Pathfinders: Please Don’t Feed the Drones
The announcement in December that Amazon planned to start delivering goods by helicopter microdrones prompted a flurry of media excitement prematurely extinguished by the two-faced hagiographic orgy following Nelson Mandela’s demise shortly afterwards. But still the story buzzed round the pubs and offices like whirring rotor blades. What if someone nicks your delivery after the drone has dropped it off? What if someone shoots it down with an air rifle or radio pulse? What if there’s a mid-air collision? What happens to all the plastic delivery boxes afterwards? And what of civil aviation control systems? Will all these drones flock in droves to Trafalgar Square looking for someone to feed them?
Some po-faced commentators were quick to identify the story as a piece of misdirection from a company already under fire for its working practices, including poor pay, punishing targets and round the clock surveillance, but this was merely journalistic contrariness. Amazon can scarcely be worried given that such bad publicity is old and dog-eared news (see for instance ‘UK workforce attacks Amazon’, Guardian, 14 April 2001). Besides, shock revelations about Foxconn workers jumping in desperation off factory rooftops in China have not raised an eyebrow among Apple’s loyal devotees in the west, and Nike and Primark shoppers don’t pause for guilty reflection either, so why should Amazon lose sleep?
The risk that these drones would be hacked went from likelihood to certainty after news that another drone had suffered a similar fate (‘Parrot drones ‘vulnerable to flying hack attack’’, BBC Online, 4 December). We therefore await with baited breath a near future when Black Friday Christmas online shopping extravaganzas are followed by a mass exodus of all UK deliveries to a single offshore pirate tanker registered in Liberia, or else combined into a festive Stuka dive-bombing raid on Westminster.
And what will these little Santas in their micro-sleighs be carrying to your back door in years to come? The answer is ‘wearables’. Not socks or pants, you understand, or at least not in the form you know them, but electronic wearables that ‘do’ things. Several companies are engaged in a high-street battle to corner the smart watch market, but this must surely be a minor skirmish compared to the battle for the smart bra, the smart wig and the mood sweater. The bra will tell you what mood you’re in, the mood sweater will tell everyone else (by lighting up in different colours), and the wig will allegedly let you see in the dark with bat-vision and control computers telepathically. With your Google glasses to complete the look you will be at the electronic leading edge of every fancy dress competition going. Just don’t go out in the rain.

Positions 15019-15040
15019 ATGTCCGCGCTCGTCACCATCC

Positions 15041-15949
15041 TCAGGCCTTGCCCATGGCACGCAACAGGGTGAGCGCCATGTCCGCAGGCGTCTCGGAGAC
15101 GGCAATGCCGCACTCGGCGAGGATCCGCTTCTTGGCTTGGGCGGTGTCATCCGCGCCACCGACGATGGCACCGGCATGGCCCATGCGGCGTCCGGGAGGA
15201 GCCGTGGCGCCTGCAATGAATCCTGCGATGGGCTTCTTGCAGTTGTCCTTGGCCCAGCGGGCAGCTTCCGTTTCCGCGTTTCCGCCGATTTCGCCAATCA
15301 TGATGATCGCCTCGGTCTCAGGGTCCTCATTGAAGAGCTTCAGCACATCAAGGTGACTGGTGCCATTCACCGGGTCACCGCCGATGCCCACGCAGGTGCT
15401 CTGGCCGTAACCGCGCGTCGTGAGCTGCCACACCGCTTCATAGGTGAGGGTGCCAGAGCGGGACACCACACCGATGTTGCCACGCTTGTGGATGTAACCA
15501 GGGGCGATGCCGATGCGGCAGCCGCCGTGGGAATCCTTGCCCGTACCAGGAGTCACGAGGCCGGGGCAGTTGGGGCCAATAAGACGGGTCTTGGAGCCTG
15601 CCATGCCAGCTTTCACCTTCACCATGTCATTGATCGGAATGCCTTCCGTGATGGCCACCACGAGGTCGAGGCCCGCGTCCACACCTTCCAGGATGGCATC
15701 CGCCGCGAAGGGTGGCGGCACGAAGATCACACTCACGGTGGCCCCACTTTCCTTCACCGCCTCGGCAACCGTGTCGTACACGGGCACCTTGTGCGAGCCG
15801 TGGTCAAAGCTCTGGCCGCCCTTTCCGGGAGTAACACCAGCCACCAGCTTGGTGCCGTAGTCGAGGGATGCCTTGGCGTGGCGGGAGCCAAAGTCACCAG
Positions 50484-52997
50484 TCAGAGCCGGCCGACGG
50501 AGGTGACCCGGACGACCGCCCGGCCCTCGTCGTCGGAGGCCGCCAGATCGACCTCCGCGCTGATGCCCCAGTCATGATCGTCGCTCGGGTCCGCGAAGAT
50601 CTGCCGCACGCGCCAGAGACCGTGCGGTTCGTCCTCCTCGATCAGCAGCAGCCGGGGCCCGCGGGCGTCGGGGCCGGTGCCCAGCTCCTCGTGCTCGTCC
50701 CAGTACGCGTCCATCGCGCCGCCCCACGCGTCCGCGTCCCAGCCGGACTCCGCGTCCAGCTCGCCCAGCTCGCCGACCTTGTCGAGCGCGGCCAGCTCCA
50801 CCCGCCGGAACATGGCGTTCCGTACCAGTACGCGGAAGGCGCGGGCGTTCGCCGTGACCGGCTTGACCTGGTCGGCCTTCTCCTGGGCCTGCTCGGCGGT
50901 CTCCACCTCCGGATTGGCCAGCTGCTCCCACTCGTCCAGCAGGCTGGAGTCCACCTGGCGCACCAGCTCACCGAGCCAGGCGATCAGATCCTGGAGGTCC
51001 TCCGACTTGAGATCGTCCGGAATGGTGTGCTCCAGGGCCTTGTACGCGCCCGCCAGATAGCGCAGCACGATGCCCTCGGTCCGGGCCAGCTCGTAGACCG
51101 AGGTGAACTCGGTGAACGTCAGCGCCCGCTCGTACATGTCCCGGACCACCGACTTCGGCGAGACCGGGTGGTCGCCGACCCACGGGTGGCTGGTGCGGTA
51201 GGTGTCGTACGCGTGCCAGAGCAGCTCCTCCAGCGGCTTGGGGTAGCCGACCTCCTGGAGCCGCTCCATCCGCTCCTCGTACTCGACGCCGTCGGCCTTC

Sound ridiculous? Well, it is. But that’s the future for you. Or at least it’s the future as projected by company sales executives on fire with the possibilities of technology to give an already overstuffed population more of what it’s already got.
There are worrying developments in amongst all this that you have to watch out for. Computer viruses are getting cleverer, and now passing themselves off as free virus-checkers. Spammers are overcoming their bad English and sending phishing emails, supposedly from your bank, that are starting to look convincing. Now the game is ‘ransomware’, a stroke of genius whereby the spammers don’t have to be sly, they can just barge right in, lock up your whole computer and then charge you a fortune in untraceable bitcoins before vanishing into the night – without bothering to release your data. Cue a new term and possibly criminal charge of – ‘dataknapping’. Remember, you read it here first.